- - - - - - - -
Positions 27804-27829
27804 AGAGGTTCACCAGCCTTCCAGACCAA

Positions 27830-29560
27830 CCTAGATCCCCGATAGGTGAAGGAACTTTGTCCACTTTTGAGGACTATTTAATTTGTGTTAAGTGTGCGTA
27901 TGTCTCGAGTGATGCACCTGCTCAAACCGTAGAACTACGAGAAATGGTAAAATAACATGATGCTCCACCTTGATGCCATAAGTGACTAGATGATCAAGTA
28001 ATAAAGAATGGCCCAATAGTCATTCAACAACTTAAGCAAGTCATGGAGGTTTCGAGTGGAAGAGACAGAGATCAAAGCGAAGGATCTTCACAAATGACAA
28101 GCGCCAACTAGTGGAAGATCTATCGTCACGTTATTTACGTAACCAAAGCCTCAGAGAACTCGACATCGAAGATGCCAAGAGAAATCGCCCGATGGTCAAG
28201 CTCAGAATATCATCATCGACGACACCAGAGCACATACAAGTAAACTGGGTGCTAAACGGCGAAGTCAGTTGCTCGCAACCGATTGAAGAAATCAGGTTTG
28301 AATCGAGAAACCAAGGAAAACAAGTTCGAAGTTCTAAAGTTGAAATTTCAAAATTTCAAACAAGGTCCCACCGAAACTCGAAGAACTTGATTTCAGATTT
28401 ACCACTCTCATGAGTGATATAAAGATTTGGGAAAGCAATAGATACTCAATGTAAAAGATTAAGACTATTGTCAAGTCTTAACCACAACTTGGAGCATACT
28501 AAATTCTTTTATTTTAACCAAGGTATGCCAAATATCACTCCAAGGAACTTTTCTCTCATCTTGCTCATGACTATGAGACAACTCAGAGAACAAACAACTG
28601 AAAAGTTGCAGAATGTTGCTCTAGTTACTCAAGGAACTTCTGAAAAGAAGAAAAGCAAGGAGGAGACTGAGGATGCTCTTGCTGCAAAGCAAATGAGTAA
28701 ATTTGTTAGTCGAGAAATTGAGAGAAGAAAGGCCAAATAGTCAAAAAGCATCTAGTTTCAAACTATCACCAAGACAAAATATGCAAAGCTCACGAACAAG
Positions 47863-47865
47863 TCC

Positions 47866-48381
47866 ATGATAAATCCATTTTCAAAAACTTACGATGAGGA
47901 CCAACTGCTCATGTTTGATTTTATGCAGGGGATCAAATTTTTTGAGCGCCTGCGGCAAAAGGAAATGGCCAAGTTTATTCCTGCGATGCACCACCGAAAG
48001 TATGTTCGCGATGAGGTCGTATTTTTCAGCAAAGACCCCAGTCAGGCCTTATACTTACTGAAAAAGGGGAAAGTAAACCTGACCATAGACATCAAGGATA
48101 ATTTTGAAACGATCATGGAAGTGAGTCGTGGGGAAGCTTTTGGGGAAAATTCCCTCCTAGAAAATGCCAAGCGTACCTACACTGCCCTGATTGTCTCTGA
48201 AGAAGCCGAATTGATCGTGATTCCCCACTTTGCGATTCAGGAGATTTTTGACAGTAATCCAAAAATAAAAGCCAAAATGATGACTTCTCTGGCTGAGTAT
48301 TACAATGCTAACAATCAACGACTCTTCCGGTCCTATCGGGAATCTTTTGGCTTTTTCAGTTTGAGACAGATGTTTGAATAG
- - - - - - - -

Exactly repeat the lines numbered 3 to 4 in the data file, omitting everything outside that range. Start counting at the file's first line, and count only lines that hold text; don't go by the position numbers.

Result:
Positions 27830-29560
27830 CCTAGATCCCCGATAGGTGAAGGAACTTTGTCCACTTTTGAGGACTATTTAATTTGTGTTAAGTGTGCGTA